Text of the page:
2k views

What was Einstein's motivation for relativity theory?

I'm a high school student who never studied any relativity before, but I'm just wondering what was the question that Einstein asked himself before going into this field. I knew he has done lots of ...
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1answer
64 views

What was the historical importance of the discovery of high-$T_c$ superconductors?

I remember very well from my (only) class in solid state physics how enthusiastically the professor recounted the discovery of high-$T_c$ superconductors. In one particularly vivid anecdote, he ...
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2answers
3k views

What was the vis viva controversy, including its philosophical aspects?

Leibniz's concept of vis visa (literally translated as living force) was a precursor to our modern concept of kinetic energy. His formula for it was close to the modern non-relativistic one: $mv^2$, ...
14
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4answers
1k views

Why isn't Feynman's path integral taught more widely and earlier in today's academic physics curricula?

Anyone who has studied Feynman's path integral will know that it makes quantum mechanics more like classical mechanics. A student who has learned about the Lagrangian will easily understand the ...
16
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2answers
845 views

What became of the Boltzmann-Zermelo debate about the second law of thermodynamics?

At the end of 19th century there was a lively discussion about the nature of the second law of thermodynamics, and its relation to Hamiltonian dynamics. Boltzmann developed a position that the second ...
4
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1answer
646 views

Classical physics - A timeline of Mechanics

As a chemist we never really use classical mechanics much instead favouring a quantum description of the world around us. I have been lectured plenty on the origins of quantum mechanics and how the ...
14
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2answers
884 views

What is the story behind various uses of the word “spectrum”?

Here are five distinct uses of the word spectrum in physics and mathematics: Spectrum (optics): The range of colors in the rainbow Spectrum (particle physics): The range of electromagnetic ...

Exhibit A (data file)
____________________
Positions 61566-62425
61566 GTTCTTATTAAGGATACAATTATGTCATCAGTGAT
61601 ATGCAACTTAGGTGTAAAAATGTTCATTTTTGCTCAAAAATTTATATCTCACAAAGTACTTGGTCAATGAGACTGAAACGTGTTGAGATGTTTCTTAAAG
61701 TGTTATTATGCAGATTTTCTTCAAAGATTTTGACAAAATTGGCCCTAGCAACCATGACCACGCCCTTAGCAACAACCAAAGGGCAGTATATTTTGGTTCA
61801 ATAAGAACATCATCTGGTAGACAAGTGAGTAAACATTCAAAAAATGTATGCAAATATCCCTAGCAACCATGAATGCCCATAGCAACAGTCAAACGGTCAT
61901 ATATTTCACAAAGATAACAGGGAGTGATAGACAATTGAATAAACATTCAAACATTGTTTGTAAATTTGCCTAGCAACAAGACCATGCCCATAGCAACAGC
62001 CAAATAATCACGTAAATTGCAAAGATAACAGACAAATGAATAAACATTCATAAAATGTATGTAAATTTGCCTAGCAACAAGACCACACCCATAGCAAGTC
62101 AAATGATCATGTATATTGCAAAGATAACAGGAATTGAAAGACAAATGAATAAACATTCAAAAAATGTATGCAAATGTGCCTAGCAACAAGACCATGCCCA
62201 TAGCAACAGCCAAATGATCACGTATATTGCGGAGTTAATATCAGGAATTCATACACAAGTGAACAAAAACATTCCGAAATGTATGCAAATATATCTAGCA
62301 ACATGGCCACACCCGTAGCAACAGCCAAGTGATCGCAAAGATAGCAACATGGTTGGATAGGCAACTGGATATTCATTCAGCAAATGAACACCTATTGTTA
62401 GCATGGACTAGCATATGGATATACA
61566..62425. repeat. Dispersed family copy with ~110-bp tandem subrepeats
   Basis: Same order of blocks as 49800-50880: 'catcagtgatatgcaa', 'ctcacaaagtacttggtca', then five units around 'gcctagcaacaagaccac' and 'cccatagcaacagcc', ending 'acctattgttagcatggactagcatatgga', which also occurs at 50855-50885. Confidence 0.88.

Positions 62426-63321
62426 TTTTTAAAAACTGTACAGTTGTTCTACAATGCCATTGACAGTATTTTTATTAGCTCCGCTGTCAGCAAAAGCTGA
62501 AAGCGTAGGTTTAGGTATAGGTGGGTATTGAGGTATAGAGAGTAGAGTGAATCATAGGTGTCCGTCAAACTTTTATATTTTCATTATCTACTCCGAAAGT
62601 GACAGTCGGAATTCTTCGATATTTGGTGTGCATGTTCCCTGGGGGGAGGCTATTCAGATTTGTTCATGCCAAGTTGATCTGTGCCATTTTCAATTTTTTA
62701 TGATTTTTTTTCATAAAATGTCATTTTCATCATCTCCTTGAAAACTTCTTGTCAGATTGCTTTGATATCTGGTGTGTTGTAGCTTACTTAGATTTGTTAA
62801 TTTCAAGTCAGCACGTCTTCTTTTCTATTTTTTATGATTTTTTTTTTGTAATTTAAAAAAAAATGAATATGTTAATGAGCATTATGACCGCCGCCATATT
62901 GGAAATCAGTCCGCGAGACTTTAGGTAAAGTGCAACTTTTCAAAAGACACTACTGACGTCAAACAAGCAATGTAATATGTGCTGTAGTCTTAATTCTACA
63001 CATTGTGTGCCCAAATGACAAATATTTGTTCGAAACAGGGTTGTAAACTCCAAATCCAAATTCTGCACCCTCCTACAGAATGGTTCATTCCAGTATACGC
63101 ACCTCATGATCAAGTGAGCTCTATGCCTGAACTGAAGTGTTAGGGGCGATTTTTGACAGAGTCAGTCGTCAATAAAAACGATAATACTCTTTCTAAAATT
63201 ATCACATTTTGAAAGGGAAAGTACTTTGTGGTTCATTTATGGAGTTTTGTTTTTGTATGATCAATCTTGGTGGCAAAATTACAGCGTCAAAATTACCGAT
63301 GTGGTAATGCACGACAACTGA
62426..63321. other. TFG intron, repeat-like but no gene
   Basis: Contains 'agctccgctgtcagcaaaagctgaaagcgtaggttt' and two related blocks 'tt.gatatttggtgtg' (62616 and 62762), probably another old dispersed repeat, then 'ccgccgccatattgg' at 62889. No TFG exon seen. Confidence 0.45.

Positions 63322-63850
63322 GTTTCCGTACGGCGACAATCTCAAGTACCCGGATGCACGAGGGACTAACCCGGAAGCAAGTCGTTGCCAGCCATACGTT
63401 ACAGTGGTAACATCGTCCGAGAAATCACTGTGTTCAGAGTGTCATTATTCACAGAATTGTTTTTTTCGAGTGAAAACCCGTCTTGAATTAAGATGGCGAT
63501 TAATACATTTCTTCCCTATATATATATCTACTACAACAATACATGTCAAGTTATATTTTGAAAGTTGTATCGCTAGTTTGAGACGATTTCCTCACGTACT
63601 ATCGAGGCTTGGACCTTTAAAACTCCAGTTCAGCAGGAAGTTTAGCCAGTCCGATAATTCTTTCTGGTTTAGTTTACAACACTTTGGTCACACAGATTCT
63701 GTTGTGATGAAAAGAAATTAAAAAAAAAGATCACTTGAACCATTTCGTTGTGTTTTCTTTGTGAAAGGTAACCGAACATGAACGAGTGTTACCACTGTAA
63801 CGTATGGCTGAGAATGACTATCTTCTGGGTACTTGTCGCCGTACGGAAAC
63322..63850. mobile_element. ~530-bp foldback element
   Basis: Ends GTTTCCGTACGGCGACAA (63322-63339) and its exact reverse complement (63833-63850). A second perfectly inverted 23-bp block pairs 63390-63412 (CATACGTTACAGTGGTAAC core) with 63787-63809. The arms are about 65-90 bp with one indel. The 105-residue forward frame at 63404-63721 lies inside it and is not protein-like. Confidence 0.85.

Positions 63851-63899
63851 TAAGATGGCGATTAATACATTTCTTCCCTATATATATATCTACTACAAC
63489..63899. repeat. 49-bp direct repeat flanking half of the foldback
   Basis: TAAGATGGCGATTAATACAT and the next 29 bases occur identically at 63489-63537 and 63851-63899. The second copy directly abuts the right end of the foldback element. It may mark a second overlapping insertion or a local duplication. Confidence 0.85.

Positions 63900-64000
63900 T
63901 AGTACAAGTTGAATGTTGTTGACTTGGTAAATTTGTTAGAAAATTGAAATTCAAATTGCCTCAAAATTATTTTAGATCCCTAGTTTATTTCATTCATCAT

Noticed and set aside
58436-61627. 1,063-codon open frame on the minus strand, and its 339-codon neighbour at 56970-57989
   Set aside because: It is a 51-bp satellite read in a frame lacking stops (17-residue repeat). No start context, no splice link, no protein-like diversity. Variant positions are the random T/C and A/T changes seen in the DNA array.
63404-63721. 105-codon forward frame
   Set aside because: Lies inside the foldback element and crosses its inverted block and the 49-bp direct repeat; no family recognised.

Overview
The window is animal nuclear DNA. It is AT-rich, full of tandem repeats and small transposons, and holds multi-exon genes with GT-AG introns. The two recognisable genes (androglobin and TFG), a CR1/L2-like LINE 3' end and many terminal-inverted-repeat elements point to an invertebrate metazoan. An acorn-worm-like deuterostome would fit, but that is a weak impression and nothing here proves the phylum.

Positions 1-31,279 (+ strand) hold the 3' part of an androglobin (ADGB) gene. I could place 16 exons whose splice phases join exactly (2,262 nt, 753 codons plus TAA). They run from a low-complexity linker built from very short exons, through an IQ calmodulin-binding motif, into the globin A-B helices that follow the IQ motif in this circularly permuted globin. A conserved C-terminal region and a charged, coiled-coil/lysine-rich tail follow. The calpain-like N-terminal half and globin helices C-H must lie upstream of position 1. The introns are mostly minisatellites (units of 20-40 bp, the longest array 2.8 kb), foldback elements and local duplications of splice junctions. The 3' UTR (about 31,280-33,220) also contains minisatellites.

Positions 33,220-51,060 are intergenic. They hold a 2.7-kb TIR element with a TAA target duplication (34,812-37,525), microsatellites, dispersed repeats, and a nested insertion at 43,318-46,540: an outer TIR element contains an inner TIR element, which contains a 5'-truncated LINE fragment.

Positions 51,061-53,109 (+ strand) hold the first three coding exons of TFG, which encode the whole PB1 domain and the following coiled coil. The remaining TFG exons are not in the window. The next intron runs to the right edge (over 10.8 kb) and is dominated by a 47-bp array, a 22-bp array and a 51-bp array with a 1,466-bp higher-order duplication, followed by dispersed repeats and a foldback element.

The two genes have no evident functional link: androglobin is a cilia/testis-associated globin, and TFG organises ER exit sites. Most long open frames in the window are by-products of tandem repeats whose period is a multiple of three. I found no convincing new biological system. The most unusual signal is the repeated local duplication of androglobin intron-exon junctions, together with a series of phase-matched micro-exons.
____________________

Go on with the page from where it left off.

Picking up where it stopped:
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4answers
953 views

Did ancient/medieval non-European cultures have a concept of energy? If so, what are the similarities and differences to the modern concept?

For example, do we find something related to the modern energy concept in Ancient China, Ancient India, or the Islamic Golden Age? Among "similarities and differences", conservation is obviously ...
6
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1answer
2k views

Who invented the concepts of potential and kinetic energy? [duplicate]

Who invented potential and kinetic energy ? Was it Newton ? Or someone else ? I have the impression Newton used those ideas but they already existed.
7
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1answer
183 views

When was conical refraction predicted and observed?

I was reading James Ladyman's Understanding Philosophy of Science, and came across the following consequence of Fresnel's theory of light: The phenomenon is known as conical refraction and has now ...
7
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1answer
828 views

When were the modern notions of work and energy created

Reading through Wikipedia says that Coriolis was the first to introduce the notion of work, described as "weight lifted through a height". Our modern conception of work is of a force that realizes a ...
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4answers
4k views

Whose shoulders did Newton stand on?